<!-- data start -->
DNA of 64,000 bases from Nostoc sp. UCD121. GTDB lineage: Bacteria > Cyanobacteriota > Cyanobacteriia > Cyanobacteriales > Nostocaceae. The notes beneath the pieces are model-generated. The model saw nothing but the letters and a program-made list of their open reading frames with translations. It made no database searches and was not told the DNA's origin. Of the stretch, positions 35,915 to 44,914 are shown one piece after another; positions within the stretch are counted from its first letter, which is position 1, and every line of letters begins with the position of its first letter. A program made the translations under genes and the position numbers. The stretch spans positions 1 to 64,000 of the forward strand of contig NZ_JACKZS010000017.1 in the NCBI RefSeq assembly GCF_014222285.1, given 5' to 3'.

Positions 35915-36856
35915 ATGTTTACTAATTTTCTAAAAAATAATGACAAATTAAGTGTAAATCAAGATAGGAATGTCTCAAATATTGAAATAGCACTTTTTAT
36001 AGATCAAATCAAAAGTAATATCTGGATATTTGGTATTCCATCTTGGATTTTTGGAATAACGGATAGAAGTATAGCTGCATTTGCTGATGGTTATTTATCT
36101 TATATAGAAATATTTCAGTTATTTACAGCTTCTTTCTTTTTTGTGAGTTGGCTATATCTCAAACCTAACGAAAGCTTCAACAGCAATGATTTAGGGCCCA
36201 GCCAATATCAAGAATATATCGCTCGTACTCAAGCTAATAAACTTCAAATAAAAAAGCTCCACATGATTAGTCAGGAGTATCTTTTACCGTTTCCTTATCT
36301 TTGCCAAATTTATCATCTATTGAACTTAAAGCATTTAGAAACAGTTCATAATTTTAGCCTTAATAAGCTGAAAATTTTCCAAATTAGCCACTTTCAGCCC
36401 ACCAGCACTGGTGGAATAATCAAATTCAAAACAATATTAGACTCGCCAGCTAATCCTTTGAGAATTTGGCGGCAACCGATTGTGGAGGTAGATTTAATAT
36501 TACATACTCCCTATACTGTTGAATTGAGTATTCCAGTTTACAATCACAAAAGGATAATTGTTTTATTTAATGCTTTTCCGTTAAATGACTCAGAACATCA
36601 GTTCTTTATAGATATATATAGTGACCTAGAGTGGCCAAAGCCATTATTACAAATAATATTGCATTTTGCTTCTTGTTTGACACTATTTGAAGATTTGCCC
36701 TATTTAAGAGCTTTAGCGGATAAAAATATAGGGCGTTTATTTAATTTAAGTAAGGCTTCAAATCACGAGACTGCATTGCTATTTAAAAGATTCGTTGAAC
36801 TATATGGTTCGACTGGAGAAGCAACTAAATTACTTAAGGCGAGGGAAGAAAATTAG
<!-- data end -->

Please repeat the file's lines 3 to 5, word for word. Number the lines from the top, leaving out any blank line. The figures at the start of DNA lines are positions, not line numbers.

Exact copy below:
35915 ATGTTTACTAATTTTCTAAAAAATAATGACAAATTAAGTGTAAATCAAGATAGGAATGTCTCAAATATTGAAATAGCACTTTTTAT
36001 AGATCAAATCAAAAGTAATATCTGGATATTTGGTATTCCATCTTGGATTTTTGGAATAACGGATAGAAGTATAGCTGCATTTGCTGATGGTTATTTATCT
36101 TATATAGAAATATTTCAGTTATTTACAGCTTCTTTCTTTTTTGTGAGTTGGCTATATCTCAAACCTAACGAAAGCTTCAACAGCAATGATTTAGGGCCCA